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HyNor Porsgrunn

Location: Porsgrunn, Norway
Opening date: June, 2007
Pressure: 700 bar

Rotherham Wind Hydrogen Station

Location: Catcliffe, United Kingdom
Opening date: September 2015
Pressure: 350 and 700 bar

HYPE / Pont de l’Alma

Location: Paris, France
Opening date:
Pressure: 700 bar

Multienergy station Bolzano

Location: Bolzano, Italy
Opening date: 2015
Pressure: 350 bar

Holstebro - Non-Road DK

Location: Holstebro, Denmark
Opening date: June, 2011
Pressure: 700 bar

TOTAL Heerstraße 37

Location: Berlin, Germany
Opening date: 2012
Pressure: 700 bar

Hyop Gaustad

Location: Oslo, Norway
Opening date: November, 2011
Pressure: 700 bar

Air Liquide Hydrogen Refueling Station

Location: Rhoon, The Netherlands
Opening date: 2016
Pressure: 70MPa

Holstebro Refueling Station

Location: Holstebro, Denmark
Opening date:
Pressure: 70MPa

In 2050, 113 million fuel cell electric vehicles (FCEVs) could save up to 68 million tonnes of fuel and almost 200 million tonnes of carbon emissions. As such, they could make a significant contribution to reducing energy consumption and greenhouse gas emissions in the transport sector.

That is the conclusion reached in the Shell hydrogen study entitled “Energy of the future? Sustainable mobility through fuel cells and H2”, which Shell and the Wuppertal Institute for Climate, Environment and Energy jointly produced and officially published today in Berlin, the main focus of which is the mobility sector.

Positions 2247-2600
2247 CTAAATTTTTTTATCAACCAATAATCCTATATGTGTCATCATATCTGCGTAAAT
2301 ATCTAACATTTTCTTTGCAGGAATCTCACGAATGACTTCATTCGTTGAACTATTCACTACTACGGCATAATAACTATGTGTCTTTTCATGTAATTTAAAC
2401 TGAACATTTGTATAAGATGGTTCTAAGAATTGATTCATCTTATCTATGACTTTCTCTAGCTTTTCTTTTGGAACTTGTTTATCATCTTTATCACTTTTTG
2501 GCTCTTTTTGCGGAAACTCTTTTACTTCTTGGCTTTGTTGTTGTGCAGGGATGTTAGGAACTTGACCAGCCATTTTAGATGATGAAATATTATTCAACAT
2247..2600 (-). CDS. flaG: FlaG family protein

Dr. Jörg Adolf, Chief Economist at Shell Deutschland and project lead for the study said: “Our company has been involved in the research, development and application of hydrogen for decades and even has a specific business unit called Shell Hydrogen. We can therefore say with confidence that the technology behind the production and application of hydrogen has made huge progress in recent years, and not only in the area of passenger cars.”

The technology at the heart of hydrogen’s use as an energy source is the fuel cell, which is significantly more efficient than heat engines. Fuel cell systems are already widely used in the buildings sector. In Japan, there are more than 200,000 micro CHP fuel cell systems in operation which provide homes with both heat and power.

In the transport sector, fuel cells are in principle suitable for use in all means of transport, not just passenger cars. In fact, material handling vehicles (e.g. forklift trucks) currently boast the largest stock of fuel cell electric vehicles. There are over 11,000 of them in North America alone. On account of a wide range of publicly funded projects, buses are the means of transport for which hydrogen and fuel cells have been most heavily tested in vehicle fleets. However, a lot of development work still needs to be done with regard to trains, ships and aircraft.

Photo: courtesy Shell